Psychological counselling services in Singapore

Tips from a Psychologist in Singapore improve relationships

Hello readers,

Over the years, I have met many different people. I have lived in 3 different countries, and travelled many places. This has given me the opportunity to experience and interact with many people from different backgrounds, cultures, socio-economic status, and countries. Through interacting with different people, I have noticed that people are the same in certain ways, but different in many others.

Whenever we interact with people, it is good to understand their cultures, backgrounds, and life experiences. Everyone’s lives are different. You might have struggles, but others would have too. It does not make anyone’s struggles lesser than another.

Whenever I am going through a hard time, I am very picky with people I choose to approach. Why? Because I know who says things I need to hear at that moment and who will make me feel worse. My friends in Singapore vs my friends in US react very differently when I go to them in times of needs.

In Singapore, many of us have heard growing up different versions of “Don’t cry, it’s OK”, “Aiya, don’t think about it”, “Why you feel stress? Don’t need to feel stress”, “Just let it go”, “Don’t show weakness”, “Don’t share your family’s problems to outsiders”, or “Suck it up”. Hearing these messages growing up has made us become people who don’t know how to show empathy towards others. We might feel their pain, but we don’t know how to respond to it.

In US however, due to a very different culture, they give hugs, they just listen, they might share similar experiences to validate your feelings. They might even just be there for you physically. The message they send is “I am here for you”, “You are not alone”. However, this is not for all, this is what my closest friends have done. Going to the US has taught me how to be a better friend.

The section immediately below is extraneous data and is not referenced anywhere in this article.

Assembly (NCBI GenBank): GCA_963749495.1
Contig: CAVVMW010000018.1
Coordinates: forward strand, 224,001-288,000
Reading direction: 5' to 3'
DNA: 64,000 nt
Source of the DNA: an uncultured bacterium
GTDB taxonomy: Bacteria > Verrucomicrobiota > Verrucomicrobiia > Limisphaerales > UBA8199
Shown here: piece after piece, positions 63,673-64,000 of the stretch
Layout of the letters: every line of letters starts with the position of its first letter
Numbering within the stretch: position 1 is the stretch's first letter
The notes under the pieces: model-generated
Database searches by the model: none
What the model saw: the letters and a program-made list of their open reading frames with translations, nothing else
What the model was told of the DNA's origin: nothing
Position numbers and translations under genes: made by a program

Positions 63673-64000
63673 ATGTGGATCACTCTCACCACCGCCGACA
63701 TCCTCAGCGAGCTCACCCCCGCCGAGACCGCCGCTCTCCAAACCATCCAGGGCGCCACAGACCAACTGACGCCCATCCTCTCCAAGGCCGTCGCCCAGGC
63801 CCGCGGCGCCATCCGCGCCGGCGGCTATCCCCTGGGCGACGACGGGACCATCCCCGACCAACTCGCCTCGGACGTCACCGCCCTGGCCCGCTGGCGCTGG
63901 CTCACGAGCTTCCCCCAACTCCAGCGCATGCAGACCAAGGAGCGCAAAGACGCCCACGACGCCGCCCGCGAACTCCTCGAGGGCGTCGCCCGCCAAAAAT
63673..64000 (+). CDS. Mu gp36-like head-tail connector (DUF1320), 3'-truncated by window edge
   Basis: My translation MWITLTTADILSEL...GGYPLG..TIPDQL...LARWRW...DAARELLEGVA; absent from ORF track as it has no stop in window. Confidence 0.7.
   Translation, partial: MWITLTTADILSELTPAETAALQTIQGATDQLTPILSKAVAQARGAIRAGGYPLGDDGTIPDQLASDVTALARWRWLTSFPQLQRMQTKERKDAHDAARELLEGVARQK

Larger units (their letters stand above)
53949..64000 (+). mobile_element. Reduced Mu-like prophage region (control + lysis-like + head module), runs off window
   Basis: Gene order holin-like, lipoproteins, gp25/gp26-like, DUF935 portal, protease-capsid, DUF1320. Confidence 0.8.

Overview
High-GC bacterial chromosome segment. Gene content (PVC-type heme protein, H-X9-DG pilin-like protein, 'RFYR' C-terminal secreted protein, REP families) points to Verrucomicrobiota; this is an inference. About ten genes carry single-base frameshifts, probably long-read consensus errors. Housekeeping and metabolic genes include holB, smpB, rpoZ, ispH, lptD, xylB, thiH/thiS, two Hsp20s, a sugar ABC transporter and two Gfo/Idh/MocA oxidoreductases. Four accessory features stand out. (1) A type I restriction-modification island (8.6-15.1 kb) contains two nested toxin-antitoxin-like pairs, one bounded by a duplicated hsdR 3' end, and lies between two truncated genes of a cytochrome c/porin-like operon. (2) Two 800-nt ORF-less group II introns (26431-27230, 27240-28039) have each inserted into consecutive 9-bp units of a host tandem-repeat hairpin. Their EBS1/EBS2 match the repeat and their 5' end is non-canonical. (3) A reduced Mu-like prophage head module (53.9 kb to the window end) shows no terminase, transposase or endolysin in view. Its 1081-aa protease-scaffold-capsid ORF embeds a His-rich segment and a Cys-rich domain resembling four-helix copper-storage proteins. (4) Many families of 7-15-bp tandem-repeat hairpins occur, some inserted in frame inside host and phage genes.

I think that being a good friend is not easy. Even as a Psychologist, sometimes I struggle with words to say to my friends. Sometimes I don’t have the capacity to be a good friend. When my friends come to me almost every day with problems, it can get exhausting for me some times. When my friends are mean to me, not because they want to hurt me but because they are in so much pain, it’s not easy for me to be nice too.

However, here are some things that I have learned.

Pause

When a friend is in crisis or feeling low. Sometimes they might not say the nicest things or sometimes we might not know what to say. Take a pause before doing anything at all. This might even mean putting your phone down before responding to them.

Be aware of your own emotional state.

In order to be a good friend, you need to have space to listen to them, to hold their pain in the moment that they are talking to you. If you are not in a good space or not have the capacity in the moment. Gently apologise and maybe take a break before returning to their text. If you really need to respond to them, ensure to engage in self-care after.

Listen and be present

When your friend approached you, they are probably looking for something from you. This might be reassurance, it might be validation, or maybe just to vent everything that they have at the moment.

Don’t minimise their problems + don’t make it about you

A big mistake that others might do is making the other person’s problems look small. If a friend comes to you to talk about something and they are all worked up, they probably feel horrible. We might make the mistake of saying “Yeah, that sucks, BUT let me tell you about my problem. I have it so much worse than you. My family blah blah blah” or “At least you are still employed….blah blah blah….”. What this does is make the other person feel shittier. It makes the other person feel like you don’t care about them and you are invalidating their feelings.

If you want to share your story to let them know you understand and went through similar experiences, that’s OK. Just be careful how you word it and never never make them feel like their feelings are less important than yours.

Only give advice if they ask for it

As friends, we want to help, we want to see our friends stop suffering. We want to take that away from them. That’s the compassionate nature of our souls. However, be careful when giving advice. We don’t want to jump into problem solving mode and invalidate their emotions. Remember, most people don’t want to hear solutions at the start. They want to feel heard first. If you want to give advice, check with them if they want any. Otherwise, the best thing you can do for them is LISTEN and VALIDATE.

Sometimes friends might not be able to give us what we need, that’s why we look for a counsellor or psychologist who are trained to listen to us and allow for us time to talk about ourselves and process our problems with us.

Let’s make the world a better place one person at a time! 😀 If you have any questions or comments, please post it on the facebook thread, or simply drop me an email at team@akindplace.co or WhatsApp us here

Till next time!